71

Transactions between the Company and Our Directors and Officers

  71

Transactions with Significant Shareholders

  72

Section 16(a) Beneficial Ownership Reporting Compliance

 

72

Requirements, Including Deadlines, For Submission of Proxy Proposals, Nomination of Directors and Other Business by Shareholders

 

73

Appendix — GAAP to Non-GAAP Reconciliations

 

A-1

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Corporate Governance Highlights

Since we became a public company in 2005, our Board and its Nominating and Governance Committee have focused on corporate governance issues of interest to our shareholders.

Declassified board – all directors are elected annually

All of our directors are independent, except for our present chairman

Three of our nine directors are women

Since 2014, three new directors have joined our board

Majority voting in uncontested elections, with a mandatory resignation required for any director who received less than a majority of the votes cast

No supermajority voting rights

Independent directors regularly meet without management

Expanded proxy statement disclosure of the Audit Committee's oversight of our independent auditor

Statement of principles governing corporate political spending and annual report of spending available online

Directors, officers, and employees prohibited from hedging against a decline in the value of our stock

Summary of Voting Matters and Board Recommendations

Item
  Board's Voting
Recommendation


Page
     
GRAPHIC   To elect the nine directors named in the proxy statement

Mr. Williams is standing for election for the first time since being appointed as a director effective as of September 6, 2016

  For
GRAPHIC
  24
GRAPHIC   To approve the compensation of the named executive officers by a nonbinding advisory vote

Only independent directors serve on the Compensation and Benefits Committee

The committee has retained the firm of Frederic W. Cook & Co., Inc. as its independent compensation consultant and confirms FW Cook's independence from management and reviews its performance annually

  For
GRAPHIC
  30
GRAPHIC   To approve a nonbinding advisory vote on the frequency of shareholder approval of the compensation of the named executive officers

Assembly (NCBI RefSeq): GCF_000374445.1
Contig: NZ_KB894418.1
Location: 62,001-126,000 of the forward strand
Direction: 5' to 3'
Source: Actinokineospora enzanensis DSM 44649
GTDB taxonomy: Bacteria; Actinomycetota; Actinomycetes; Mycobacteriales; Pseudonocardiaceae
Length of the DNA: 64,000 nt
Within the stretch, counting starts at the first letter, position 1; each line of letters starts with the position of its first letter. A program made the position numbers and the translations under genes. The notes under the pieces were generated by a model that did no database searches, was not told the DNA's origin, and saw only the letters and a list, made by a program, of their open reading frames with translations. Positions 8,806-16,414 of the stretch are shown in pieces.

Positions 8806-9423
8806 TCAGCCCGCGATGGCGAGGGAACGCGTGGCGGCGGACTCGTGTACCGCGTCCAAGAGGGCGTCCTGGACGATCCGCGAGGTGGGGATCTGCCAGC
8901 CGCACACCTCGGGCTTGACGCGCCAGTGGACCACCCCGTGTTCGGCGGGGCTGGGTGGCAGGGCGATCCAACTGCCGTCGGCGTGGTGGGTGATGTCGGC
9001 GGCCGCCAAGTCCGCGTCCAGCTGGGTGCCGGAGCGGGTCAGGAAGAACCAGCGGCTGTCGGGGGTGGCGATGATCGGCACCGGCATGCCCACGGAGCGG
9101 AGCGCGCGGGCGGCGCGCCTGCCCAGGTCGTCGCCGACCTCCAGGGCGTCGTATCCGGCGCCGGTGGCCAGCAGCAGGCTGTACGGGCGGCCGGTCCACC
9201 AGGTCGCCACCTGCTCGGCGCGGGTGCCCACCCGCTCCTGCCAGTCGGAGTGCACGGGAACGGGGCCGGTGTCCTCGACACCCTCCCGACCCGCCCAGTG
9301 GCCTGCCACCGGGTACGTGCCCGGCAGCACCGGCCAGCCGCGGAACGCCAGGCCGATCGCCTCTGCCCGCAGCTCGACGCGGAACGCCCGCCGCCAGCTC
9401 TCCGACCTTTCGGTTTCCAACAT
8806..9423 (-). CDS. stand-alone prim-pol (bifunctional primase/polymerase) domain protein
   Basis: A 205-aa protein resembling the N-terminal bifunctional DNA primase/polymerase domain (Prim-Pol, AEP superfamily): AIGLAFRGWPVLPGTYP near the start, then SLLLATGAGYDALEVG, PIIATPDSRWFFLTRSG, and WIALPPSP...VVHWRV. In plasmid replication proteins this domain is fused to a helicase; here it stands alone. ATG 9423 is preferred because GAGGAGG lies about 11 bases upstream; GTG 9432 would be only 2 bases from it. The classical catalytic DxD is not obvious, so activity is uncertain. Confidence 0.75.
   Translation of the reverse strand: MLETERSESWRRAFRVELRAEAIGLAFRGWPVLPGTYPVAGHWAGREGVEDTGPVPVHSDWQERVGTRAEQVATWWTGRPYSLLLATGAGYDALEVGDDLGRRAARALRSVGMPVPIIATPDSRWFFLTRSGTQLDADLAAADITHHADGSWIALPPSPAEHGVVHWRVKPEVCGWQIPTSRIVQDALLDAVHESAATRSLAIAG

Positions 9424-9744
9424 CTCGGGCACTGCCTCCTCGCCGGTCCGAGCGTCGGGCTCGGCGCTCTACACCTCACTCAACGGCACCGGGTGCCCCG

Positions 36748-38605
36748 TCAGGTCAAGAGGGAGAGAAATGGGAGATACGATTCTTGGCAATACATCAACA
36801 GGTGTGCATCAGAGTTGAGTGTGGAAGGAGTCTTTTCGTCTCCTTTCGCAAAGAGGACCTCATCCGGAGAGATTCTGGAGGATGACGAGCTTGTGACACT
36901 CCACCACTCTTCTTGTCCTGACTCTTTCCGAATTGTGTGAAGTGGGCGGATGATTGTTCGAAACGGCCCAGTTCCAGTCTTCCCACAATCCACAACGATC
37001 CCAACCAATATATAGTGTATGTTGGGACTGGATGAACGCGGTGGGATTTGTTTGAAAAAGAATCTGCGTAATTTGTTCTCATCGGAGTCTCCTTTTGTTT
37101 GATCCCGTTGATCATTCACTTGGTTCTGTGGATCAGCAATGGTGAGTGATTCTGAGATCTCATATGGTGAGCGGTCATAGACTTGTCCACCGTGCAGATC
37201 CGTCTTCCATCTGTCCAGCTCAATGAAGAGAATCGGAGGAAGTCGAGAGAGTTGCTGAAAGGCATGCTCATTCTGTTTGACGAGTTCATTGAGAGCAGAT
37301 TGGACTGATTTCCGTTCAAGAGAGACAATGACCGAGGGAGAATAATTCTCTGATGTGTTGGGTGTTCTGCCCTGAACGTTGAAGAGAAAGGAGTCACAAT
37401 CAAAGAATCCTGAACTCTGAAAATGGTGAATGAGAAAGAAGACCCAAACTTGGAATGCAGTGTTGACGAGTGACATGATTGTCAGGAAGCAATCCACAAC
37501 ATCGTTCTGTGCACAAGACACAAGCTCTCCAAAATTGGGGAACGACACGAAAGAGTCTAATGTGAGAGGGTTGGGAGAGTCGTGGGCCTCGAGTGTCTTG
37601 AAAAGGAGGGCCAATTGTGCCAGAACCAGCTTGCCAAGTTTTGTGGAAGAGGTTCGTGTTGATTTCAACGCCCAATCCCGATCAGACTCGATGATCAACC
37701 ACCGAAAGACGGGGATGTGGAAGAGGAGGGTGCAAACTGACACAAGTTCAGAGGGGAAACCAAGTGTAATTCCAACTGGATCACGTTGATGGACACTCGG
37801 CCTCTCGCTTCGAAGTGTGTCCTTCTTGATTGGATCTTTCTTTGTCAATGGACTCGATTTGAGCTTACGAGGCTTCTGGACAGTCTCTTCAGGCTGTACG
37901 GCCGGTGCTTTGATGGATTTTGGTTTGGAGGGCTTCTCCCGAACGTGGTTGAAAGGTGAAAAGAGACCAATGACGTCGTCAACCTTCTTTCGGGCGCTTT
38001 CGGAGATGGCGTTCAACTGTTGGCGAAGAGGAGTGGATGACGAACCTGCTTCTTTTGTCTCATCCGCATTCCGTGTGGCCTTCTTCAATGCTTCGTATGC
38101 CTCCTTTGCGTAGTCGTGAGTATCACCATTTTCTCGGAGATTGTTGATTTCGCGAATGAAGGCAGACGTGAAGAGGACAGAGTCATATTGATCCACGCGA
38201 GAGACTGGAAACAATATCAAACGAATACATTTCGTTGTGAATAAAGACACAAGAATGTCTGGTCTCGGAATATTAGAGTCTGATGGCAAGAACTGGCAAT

At our 2011 annual meeting, our shareholders voted to hold an annual nonbinding advisory vote to approve the compensation of the named executive officers

The Board is again recommending that our shareholders vote in favor of an annual nonbinding advisory vote to approve the compensation of the named executive officers

  1 year
GRAPHIC
  31
GRAPHIC   To ratify the Audit Committee's selection of PricewaterhouseCoopers LLP as the Company's independent registered public accounting firm for 2017

Only independent directors serve on the Audit Committee

PricewaterhouseCoopers LLC has served continuously as the Company's external auditor since fiscal year 2011

  For
GRAPHIC
  32

Our Board recommends a "For" vote on each of the proposals and for a "1 Year" vote on Item 3
to be presented at this year's annual meeting of shareholders

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Our Director Nominees


 

 

 

 

 

 

 

 

 

 

 

 

 

 

 

 

 

Name


Age
Director
Since


Current Occupation
Independent   Audit   Compensation
and Benefits

 
Executive   Nominating and
Governance
               

James M. Cracchiolo

  58   2005   Chairman and Chief Executive Officer
Ameriprise Financial, Inc.
            C    

Dianne Neal Blixt

  57   2014   Former Executive Vice President and Chief Financial Officer
Reynolds American Inc.
    M          

Amy DiGeso

  64   2014   Former Executive Vice President, Global Human Resources
The Esteé Lauder Companies Inc.
      M     M

Lon R. Greenberg

  66   2011   Chairman Emeritus and
Former Chairman and Chief Executive Officer
UGI Corporation
    M   M      

Siri S. Marshall

  68   2005   Former Senior Vice President
and General Counsel
General Mills, Inc.
      M     M

Jeffrey Noddle

  70   2005   Former Chairman
SUPERVALU INC.
      C   M   M

H. Jay Sarles

  72   2005   Private Investor and
Former Vice Chairman
Bank of America
    C       M   M

Robert F. Sharpe, Jr.

  65   2005   Former President of Commercial Foods
and Chief Administrative Officer
ConAgra Foods, Inc.
      M   M   C

Christopher J. Williams

  59   2016   Chairman, Chief Executive Officer
and Founder
The Williams Capital Group, L.P.
    M          

C = Chairman
M = Member

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Proxy Statement